“Oh,” he said calmly, “Why?” His unfazed response gave me courage. I told him about my lack of a father, the financial trouble that my family (if you can call it that) was going through… everything. Finally, when I was finished, he spoke.
“Would you try it again?”
“I- I guess I don’t know.”
“Don’t. I know this is clichéd, but life is precious. And the way you live your life is up to you. You can be your own person and choose to live the life you want even if the people around you or-” he hesitated, “even a part of yourself isn’t cooperating”. I wondered what that last bit meant, but decided to leave it. It wasn’t important enough to press, and he looked unsure of himself while saying it.
From then on, we took little random trips every day. We tried the lottery for Broadway tickets and ended up seeing Beauty and the Beast. We went to the park and fed pigeons and sparrows. We ate cotton candy and snow cones at a street fair. But mostly we just talked. We had fun, but we also had serious conversations. That’s what made Caleb really different from my other friends.
Caleb: “It’s the little things in life that count. That way, if the big things aren’t so great, it’s still worth it.”
Caleb: “Let me be your guardian angel. You are my gem in the rough- a gift that some people don’t understand because it’s not polished and cut.”
I got a pair of tiny wings tattooed inside my wrist. “This is you,” I said. Caleb got a circle: my gem, uncut and unpolished.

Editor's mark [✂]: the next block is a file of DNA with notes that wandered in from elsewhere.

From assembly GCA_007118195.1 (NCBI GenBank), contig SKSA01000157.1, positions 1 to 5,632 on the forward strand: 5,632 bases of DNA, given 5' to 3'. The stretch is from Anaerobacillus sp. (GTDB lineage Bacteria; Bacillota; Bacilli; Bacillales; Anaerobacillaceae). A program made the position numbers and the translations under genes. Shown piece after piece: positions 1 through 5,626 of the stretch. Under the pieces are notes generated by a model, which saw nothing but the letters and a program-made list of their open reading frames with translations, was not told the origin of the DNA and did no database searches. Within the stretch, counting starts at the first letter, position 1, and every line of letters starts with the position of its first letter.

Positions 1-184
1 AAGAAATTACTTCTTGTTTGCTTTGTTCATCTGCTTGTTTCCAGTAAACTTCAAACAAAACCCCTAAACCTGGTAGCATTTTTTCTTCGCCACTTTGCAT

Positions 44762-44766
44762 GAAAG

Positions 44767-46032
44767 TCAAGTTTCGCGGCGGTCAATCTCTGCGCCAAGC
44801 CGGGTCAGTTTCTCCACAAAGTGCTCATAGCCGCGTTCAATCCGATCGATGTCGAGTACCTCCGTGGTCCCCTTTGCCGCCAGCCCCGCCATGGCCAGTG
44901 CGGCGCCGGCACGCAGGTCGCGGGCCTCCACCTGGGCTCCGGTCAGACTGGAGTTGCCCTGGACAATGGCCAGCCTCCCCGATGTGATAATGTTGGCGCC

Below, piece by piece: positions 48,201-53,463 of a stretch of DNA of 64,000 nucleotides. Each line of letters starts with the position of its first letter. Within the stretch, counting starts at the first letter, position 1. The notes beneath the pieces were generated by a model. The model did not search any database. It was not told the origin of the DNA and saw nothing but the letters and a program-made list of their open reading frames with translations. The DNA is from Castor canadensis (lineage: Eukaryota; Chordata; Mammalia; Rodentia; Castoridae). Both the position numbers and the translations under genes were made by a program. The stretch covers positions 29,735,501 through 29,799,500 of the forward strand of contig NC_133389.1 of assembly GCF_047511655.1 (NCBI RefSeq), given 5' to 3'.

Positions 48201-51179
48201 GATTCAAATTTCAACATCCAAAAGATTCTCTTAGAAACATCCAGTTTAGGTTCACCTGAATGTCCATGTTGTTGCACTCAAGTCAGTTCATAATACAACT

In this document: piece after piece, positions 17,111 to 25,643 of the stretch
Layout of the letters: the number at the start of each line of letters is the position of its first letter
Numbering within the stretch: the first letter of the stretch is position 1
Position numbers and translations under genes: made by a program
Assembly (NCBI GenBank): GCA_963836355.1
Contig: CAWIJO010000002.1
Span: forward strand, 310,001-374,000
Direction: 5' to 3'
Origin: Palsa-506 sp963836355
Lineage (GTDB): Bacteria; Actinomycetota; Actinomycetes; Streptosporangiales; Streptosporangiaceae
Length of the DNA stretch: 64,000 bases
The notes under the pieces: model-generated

I left the hospital. I think Caleb made me normal enough to leave.
We held hands in the street and hugged our goodbyes. We spent nights together in a motel room. But we were never more than friends. Neither of us needed a lover. Our relationship was not that complicated.
Sometimes we didn’t meet for a long time. We didn’t mention these periods; we just saw each other later and our lives flowed together as though we had never been apart.
We rode the subway for an entire day and swung around the poles, changing trains whenever it got too crowded. We went to a carnival. I won a giant stuffed dog for Caleb and he won a giant stuffed snake for me.
Our lives were blurs of excitement and, well… life. For the first time, I had a best friend- more than that. Almost a brother, but with no sibling rivalry. For the first time, I felt like I was living.
My mom took me to shrink appointments twice a week until they decided I was “not a danger to myself or regular acquaintances”. I didn’t have to go anymore. I wanted to tell Caleb.
I hadn’t seen him for a few days and I wondered if he could be visiting his grandfather. I went to the counter at the cancer ward, hoping that his grandfather’s last name was the same as his.